Dragon’s Den for Designers Gemma Greaves Lucy Hughes Leoni Osborn Sara Whalley
TWINKLE LITTLE STAR -Lakeside Theatre- 26th Jan’ 2008 Written by Phillip Meeks Directed by Matt Aston and Damian Cruden Starring Kenneth Alan Taylor
Twinkle Little Star was a dark and humorous play set a dingy basement dressing room. It is a real time monologue of a fledgy pantomime dame, Harold Thropp making his final appearance as Widow Twankey. Looking back over his life, sharing happy and even painful memories with the audience and we see how difficult it is for this man to let go of the theatrical world he has been apart of for so long.
Kenneth Alan Taylor is perfect for the role as the complaining actor as he himself is Nottingham Play House’s own pantomime dame. The production house may have chosen this play with him in mind as a local people would enjoy seeing some one they recognise in a play but
also find Taylor more believable because of his history in panto. It is also a different take on the genre of pantomime and an unusual idea which could also be another reason why it was chosen as an audience will want to go see something new and different. Twinkle was a successful piece of theatre because as an audience member you became completely involved listening to this character reflecting on his past and complaining about his present, as well as being entertained by his quick one-liners and sarcastic insults.
From initially not wanting to like this character you begin to find you do actually like him as he takes the audience on this journey from humorous tales of being a young gay man hanging around toilets and being busted by the police to the tragic and painful loss of his partner. You also witness the transformation of man to his beloved dame and feel a sense of his sadness as he describes how history and traditions are being lost out to the “celebrity culture” of today’s society as he is constantly being humiliated by having his scenes and costume changes cut to make room for some reality TV star who Harold hates. Although at time it did feel a little too over rehearsed and a little long, Kenneth Alan Taylor was a confident actor who could hold the audience’s attention and seemed to be enjoying playing his part.
The Lakeside was a good choice of venue for this production as most of the action happened over a small section of the theatre space. With only really using the front part of the space audience and actor were close to each other and so a more intimate atmosphere was created. The set was all done in the style of pantomime backdrops, very cartoony and bright, which I felt worked okay but wasn’t really necessary. It would perhaps have been more suitable to have a much darker set to convey him being shut off in this basement. A darker, more realistic set may have also effected the impact some of the dialogue had, with using a very cartoon- like set you walked in, saw it and it felt comical before anything had even happened, and so some of the more serious or cruel comments are almost lost because of the mind- set that the set initially puts you in. A dingier set also would have suited the theatre because it is quite small and black. The colour could have come from the character seeing as he has such a colourful life.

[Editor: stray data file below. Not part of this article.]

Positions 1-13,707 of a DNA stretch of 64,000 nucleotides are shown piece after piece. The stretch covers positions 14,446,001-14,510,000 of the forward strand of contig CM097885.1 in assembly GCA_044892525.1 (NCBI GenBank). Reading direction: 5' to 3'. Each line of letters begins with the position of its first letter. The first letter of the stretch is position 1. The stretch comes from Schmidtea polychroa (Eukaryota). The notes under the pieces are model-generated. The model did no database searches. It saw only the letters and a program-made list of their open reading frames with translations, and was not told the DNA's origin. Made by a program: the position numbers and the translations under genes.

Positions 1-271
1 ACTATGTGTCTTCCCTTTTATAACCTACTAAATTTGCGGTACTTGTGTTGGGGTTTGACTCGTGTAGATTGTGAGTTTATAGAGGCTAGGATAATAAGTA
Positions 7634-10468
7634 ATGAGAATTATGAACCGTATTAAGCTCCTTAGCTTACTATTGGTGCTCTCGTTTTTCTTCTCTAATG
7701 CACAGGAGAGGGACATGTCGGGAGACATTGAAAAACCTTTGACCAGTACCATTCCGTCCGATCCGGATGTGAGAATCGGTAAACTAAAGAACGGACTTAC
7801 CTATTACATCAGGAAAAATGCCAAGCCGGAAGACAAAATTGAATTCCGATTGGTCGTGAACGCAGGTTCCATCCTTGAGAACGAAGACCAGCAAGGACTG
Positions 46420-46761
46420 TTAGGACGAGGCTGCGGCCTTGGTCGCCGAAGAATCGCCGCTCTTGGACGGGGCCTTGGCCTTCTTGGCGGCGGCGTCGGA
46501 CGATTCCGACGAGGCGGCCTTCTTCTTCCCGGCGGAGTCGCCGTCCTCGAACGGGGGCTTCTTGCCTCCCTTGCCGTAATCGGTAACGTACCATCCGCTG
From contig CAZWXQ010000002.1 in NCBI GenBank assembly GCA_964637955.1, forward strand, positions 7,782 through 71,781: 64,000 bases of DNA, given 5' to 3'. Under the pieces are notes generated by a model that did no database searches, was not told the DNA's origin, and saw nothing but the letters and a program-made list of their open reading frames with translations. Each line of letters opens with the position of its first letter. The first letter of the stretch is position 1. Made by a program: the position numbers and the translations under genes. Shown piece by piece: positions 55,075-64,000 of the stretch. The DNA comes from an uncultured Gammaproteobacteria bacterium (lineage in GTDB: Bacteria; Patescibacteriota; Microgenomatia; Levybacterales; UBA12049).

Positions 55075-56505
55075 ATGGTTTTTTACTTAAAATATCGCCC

Even if you didn’t like Twinkle there was at least one line in this play that could make you laugh and for most people this was an enjoyable watch that had the audience laughing from start to finish.
Shakespeare’s ‘Richard III’- Lacemarket Theatre- 9th February 2008
‘ Richard III’ seemed to be a somewhat ambitious choice of production for the tiny Lacemarket Theatre. An audience half-filling its capacity of approximately 100 people on its final show suggests a good turnout throughout. Such an intimate space allowed you to feel close to the action, but also made it impossible to ignore the lack of professionalism of some of the actors. Indeed, the actor playing Dorset seemed unable to hold back from scratching himself onstage, and leaning against walls in an expression of his own disinterest in the play. Whilst many audience members audibly enjoyed the comedic moments of the play, they seemed to gain just as much enjoyment from moments of amateurish hiccup.